At one particularly challenging passage in the life of our family, when uncertainty and anxiety were strong, we posted one of her prayers by our door: “Let nothing disturb you, Let nothing frighten you, All things are passing away: God never changes. Patience obtains all things. Whoever has God lacks nothing; God alone suffices.” Teresa ministered to us across the centuries.

And she presented a great vision for discipleship, one that elevates expectations, offers challenge, and suggests the great privilege that Christ uses us as his presence in the world. The vision is printed above, and it invites us to think about discipleship as a way of doing Christ’s work in the world, work that needs to be done.

I invite you to join the conversation taking place in Charlotte over the next few days, wherever you may be, by thinking about why discipleship matters (join us online if you can’t be here in person). Why does it matter to you? Please pray for this conference. Pray that we might get new insights into what it means to be a disciple. And take the feast day of St. Teresa as an opportunity to let her teach about discipleship, as you pray with her wit and wisdom, her honesty and hope.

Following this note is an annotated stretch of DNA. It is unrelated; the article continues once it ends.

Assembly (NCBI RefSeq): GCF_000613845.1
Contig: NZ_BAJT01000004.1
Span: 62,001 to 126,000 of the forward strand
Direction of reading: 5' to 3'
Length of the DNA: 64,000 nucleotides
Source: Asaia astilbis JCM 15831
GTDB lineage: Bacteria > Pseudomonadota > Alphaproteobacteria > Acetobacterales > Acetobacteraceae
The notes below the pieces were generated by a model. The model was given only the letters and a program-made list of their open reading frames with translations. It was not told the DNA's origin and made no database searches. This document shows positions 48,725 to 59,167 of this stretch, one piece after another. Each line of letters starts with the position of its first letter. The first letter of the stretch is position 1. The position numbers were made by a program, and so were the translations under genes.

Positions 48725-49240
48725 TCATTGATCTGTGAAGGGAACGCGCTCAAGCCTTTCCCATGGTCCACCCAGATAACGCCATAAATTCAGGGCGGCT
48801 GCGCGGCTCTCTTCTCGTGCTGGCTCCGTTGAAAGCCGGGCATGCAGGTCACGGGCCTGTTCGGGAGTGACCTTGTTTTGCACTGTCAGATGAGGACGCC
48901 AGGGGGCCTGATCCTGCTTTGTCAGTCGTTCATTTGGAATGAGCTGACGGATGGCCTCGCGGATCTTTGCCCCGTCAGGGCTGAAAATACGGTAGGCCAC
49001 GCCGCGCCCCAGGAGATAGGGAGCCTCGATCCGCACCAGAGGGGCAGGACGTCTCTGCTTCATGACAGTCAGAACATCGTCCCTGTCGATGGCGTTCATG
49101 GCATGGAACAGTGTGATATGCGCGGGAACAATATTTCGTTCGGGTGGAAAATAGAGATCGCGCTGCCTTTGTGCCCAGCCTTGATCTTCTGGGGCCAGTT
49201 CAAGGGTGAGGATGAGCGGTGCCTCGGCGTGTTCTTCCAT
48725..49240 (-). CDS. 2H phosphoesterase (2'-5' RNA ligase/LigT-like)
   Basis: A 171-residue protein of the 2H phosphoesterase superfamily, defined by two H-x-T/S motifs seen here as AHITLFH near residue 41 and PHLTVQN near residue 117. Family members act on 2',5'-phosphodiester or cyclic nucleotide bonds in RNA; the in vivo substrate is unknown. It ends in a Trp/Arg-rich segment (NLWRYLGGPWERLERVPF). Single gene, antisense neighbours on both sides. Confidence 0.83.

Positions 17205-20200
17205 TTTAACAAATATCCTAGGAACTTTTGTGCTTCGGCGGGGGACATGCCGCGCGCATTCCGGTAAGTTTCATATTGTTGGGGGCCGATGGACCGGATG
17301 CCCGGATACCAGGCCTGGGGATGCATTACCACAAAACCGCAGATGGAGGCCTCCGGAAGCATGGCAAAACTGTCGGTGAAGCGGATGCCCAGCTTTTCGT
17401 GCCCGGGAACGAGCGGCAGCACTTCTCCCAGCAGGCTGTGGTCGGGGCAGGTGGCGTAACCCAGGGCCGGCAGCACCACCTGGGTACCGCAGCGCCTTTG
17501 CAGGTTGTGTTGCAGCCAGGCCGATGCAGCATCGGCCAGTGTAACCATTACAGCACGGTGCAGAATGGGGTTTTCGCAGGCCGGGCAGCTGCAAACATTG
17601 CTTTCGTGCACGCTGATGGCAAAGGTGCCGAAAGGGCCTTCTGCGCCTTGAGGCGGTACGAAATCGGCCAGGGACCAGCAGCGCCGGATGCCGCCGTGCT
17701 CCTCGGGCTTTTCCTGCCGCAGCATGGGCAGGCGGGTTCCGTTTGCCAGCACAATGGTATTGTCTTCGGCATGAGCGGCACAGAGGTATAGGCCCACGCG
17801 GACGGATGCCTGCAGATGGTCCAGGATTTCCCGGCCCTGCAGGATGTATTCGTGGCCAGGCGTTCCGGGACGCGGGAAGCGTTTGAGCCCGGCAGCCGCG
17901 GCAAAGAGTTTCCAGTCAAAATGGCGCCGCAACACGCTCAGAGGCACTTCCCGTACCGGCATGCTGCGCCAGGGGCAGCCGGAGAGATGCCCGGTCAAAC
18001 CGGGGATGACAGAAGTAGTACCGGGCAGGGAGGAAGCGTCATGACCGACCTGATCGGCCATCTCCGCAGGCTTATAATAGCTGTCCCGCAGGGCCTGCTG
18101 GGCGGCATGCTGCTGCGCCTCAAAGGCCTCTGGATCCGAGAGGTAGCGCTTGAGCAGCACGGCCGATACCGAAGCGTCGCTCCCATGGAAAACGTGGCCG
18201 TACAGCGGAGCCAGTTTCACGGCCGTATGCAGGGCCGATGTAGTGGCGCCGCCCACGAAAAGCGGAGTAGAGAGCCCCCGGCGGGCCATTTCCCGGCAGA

-Jay Sidebotham


Jay SidebothamContact:
Rev. Jay Sidebotham
RenewalWorks is a ministry of Forward Movement.

Monday Matters (October 8, 2018)


 They came to Philip, who was from Bethsaida in Galilee, and said to him, “Sir, we wish to see Jesus.”
-John 12:21

The Vast Ocean Begins Just Outside our Church: The
-Mary Oliver

Something has happened to the bread and the wine
They have been blessed. What now?
The body leans forward to receive the gift from the priest’s hand,
Then the chalice
They are something else now from what they were before this began.
I want to see Jesus
Maybe in the clouds or on the shore,
Just walking
Beautiful man and clearly someone else besides.
On the hard days I ask myself if ever will.
Also there are times my body whispers to me